The Good Luck Cat

The Good Luck Cat

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by Joy Harjo
     
 


Some cats are good luck. You pet them and good things happen. Woogie is one of those cats. But as Woogie gets into one mishap after another, everyone starts to worry. Can a good luck cat's good luck run out?

The first children's book from an acclaimed poet whose honors include the American Book Award and the William Carlos Williams Award

Celebrates the special

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Overview


Some cats are good luck. You pet them and good things happen. Woogie is one of those cats. But as Woogie gets into one mishap after another, everyone starts to worry. Can a good luck cat's good luck run out?

The first children's book from an acclaimed poet whose honors include the American Book Award and the William Carlos Williams Award

Celebrates the special relationship between a young girl and her cat •A modern Native American story from a member of the Muskogee-Creek tribe

Editorial Reviews

Publishers Weekly - Publisher's Weekly
Native American poet and literary critic Harjo makes her children's book debut with a simple but beautifully executed tale of a "good luck cat": "You pet [her] and good things happen." Woogie, the cat in question, has need of some luck--as the unnamed girl who narrates explains, Woogie has quickly used up eight of her nine lives, surviving an encounter with a large dog, a tumble in the clothes dryer, a fall from a tree, etc. Then, apparently down to her last life, Woogie disappears. The girl searches everywhere and finally puts a dish of food and some cat toys on the stoop, asking her cat to return. The next morning, Woogie has reappeared, missing half an ear but seemingly content. Harjo combines a childlike voice with a command of detail and imagery ("When I pet her she purrs as if she has a drum near her heart"), and the passing characterization of the narrator as Native American adds interest. Lee's (Amistad Rising) spare, sharply focused, acrylic art provides realistic action views of the risk-taking Woogie, showing familiarity with the way cats move. Given its fresh narrative voice and winning animal heroine, this is likely to have a long shelf life--perhaps even nine. Ages 3-7. (Apr.) Copyright 2000 Cahners Business Information.|
Children's Literature - Children's Literature
Woogie is a special cat. She has nine lives, just like all cats, but she also has the gift of bringing good luck to her family. At the rate that she is using up her nine lives, however, the question arises as to whether her luck has finally run out. Being a cat owner myself, I can empathize with Woogie's owners when she disappears. This is the part that is particularly scary. Will she return? Has something happen to her? I've been through it myself. The author has created an exciting story and paints a realistic picture of the typical adventures of a feisty cat. 2000, Harcourt, Ages 5 to 8, $16.00. Reviewer: Leila Toledo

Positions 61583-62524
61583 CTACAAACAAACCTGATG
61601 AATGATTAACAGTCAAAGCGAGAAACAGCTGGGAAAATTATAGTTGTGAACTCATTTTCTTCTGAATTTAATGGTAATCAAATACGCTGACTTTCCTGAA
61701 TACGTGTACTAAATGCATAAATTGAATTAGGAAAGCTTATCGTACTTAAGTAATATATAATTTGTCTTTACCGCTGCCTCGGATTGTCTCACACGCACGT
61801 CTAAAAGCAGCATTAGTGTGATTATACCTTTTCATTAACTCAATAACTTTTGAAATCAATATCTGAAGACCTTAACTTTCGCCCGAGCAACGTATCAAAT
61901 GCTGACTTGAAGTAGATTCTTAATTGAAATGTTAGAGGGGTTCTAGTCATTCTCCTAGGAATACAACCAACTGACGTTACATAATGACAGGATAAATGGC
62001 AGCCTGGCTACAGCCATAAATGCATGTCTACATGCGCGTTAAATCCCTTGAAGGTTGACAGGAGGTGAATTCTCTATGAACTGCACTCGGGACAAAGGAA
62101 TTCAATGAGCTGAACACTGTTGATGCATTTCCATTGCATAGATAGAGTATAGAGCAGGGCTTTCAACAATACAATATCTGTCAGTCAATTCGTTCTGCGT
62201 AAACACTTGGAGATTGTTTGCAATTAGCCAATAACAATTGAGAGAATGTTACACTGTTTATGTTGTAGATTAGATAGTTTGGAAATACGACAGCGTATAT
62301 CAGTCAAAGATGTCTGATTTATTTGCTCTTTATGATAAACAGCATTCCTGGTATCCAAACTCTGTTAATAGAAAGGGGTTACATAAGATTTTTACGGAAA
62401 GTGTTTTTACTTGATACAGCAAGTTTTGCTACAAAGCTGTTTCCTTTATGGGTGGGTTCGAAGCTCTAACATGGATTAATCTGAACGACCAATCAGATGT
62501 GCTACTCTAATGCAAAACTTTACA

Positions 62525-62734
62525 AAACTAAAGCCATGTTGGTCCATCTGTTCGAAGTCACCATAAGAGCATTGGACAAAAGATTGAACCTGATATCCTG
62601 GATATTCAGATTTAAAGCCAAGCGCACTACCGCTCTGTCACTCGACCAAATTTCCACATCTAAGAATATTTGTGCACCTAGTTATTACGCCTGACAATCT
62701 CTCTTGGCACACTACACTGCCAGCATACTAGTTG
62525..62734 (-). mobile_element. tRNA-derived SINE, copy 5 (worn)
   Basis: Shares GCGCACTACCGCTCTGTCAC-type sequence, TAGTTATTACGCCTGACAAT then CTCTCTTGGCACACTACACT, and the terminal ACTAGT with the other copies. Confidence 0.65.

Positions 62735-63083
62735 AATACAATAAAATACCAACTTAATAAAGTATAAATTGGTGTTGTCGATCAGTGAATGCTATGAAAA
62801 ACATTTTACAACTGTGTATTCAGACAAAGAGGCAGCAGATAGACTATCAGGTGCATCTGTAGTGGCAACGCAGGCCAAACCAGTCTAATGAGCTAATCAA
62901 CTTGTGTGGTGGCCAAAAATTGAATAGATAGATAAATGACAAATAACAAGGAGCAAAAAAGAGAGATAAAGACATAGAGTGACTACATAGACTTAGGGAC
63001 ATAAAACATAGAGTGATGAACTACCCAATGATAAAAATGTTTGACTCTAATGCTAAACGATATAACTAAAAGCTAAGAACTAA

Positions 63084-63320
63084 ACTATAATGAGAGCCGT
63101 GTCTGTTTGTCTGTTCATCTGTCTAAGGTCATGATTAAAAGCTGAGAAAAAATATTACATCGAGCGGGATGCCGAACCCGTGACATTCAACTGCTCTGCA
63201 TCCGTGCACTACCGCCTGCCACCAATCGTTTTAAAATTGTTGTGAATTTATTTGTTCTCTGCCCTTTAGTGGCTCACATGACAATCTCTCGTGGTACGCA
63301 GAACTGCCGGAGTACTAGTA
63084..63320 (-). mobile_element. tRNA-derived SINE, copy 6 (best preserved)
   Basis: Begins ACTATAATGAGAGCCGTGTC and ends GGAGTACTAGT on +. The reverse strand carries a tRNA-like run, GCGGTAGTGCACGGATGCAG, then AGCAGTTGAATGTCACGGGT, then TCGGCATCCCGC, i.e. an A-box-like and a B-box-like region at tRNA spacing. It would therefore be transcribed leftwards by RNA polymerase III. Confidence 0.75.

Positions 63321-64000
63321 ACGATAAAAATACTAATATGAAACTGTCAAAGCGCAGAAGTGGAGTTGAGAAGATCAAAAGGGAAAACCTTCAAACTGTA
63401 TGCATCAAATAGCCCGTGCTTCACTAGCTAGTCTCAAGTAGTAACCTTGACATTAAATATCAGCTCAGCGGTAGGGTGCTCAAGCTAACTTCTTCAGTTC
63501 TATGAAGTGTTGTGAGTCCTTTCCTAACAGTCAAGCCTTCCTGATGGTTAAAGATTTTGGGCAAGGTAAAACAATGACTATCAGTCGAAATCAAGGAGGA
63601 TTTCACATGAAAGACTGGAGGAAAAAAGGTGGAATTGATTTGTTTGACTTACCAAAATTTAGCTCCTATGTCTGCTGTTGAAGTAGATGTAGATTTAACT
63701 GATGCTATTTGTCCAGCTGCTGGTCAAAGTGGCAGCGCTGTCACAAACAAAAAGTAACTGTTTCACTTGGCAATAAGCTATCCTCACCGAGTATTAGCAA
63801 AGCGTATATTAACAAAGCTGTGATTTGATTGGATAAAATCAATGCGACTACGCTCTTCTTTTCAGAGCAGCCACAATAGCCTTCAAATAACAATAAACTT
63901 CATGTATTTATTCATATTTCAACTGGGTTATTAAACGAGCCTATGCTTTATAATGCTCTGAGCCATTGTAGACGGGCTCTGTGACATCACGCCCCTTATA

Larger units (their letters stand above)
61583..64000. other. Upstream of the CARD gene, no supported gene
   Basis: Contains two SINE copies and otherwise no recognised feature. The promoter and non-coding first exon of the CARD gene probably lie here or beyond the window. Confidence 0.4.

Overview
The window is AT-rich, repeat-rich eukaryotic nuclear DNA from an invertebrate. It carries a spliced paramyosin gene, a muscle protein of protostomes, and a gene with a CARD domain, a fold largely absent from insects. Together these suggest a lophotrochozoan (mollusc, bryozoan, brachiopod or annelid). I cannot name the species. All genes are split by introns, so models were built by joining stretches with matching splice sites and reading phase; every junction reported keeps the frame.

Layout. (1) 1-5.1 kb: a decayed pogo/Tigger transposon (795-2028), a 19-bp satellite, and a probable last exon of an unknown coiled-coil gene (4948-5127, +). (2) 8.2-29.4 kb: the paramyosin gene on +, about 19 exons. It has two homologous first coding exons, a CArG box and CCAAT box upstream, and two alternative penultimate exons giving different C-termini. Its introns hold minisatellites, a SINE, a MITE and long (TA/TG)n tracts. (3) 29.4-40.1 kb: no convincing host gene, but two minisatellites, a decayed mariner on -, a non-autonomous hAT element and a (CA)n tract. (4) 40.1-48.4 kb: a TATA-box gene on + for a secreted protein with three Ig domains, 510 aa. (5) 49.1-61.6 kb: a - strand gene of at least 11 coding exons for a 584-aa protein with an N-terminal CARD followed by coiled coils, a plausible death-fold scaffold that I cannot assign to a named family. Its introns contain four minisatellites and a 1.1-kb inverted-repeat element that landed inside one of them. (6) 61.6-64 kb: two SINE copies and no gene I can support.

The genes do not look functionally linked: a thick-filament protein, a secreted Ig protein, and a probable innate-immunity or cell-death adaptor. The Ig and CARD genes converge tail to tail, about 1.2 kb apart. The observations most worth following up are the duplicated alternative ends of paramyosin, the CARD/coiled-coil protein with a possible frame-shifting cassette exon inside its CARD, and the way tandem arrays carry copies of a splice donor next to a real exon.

Alan Tack
While young readers will surely find the tale exciting and will identify with the narrator's feelings, they will also find in the story lessons in good stewardship, respect for the wisdom of the elders and reverence for life around us—lessons deftly cast in a contemporary Native context.
Native Peoples
Kirkus Reviews
Poet Harjo's first children's book is a high-drama tale of a cat with more than nine lives. The narrator, an adolescent Native American girl, has a cat named Woogie. Woogie is all soft fur and electric-green eyes, and she confers a bit of good luck on all those who give her a stroking. She is also capable of her share of mischief and accidents and close calls, eight of which the narrator tells in the story, each caught in the direst moment by Lee in expressive, highly polished illustrations that project the burnished colors of late autumn. The incidents are both comical and slightly scary: Woogie falls asleep under the hood of the car by the warm engine and then is rudely awakened, or falls out of a tree and lands on her head rather than her feet, or gets chased by her cousin's dog. But eight lives are now spent and when Woogie goes missing, the girl is badly worried. Woogie does return, minus half an ear, so she must be a good luck cat indeed to have returned at all. Anyone who has loved a cat will find plenty to identify with here, and those who haven't had the pleasure will get a sense of what they are missing in terms of affection and missed heartbeats. (Picture book. 4-6)

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Product Details

ISBN-13:
9780152321970
Publisher:
Houghton Mifflin Harcourt
Publication date:
04/28/2000
Edition description:
1 ED
Pages:
32
Product dimensions:
11.36(w) x 8.80(h) x 0.34(d)
Lexile:
AD540L (what's this?)
Age Range:
3 - 7 Years

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Good Luck Cat 1 out of 5 based on 0 ratings. 1 reviews.
Anonymous More than 1 year ago
This is one of the worst books I have ever read to my 4 year old. It is all about how a cat "loses" her lives--from being thrown into a dryer, to dogs chasing her, to being locked in a box and forgotten about, to being chased and shot at by boys with bb guns. I can't imagine why anyone would want to read this to their child--it teaches them about violence towards cats is ok because they will survive it....Sad.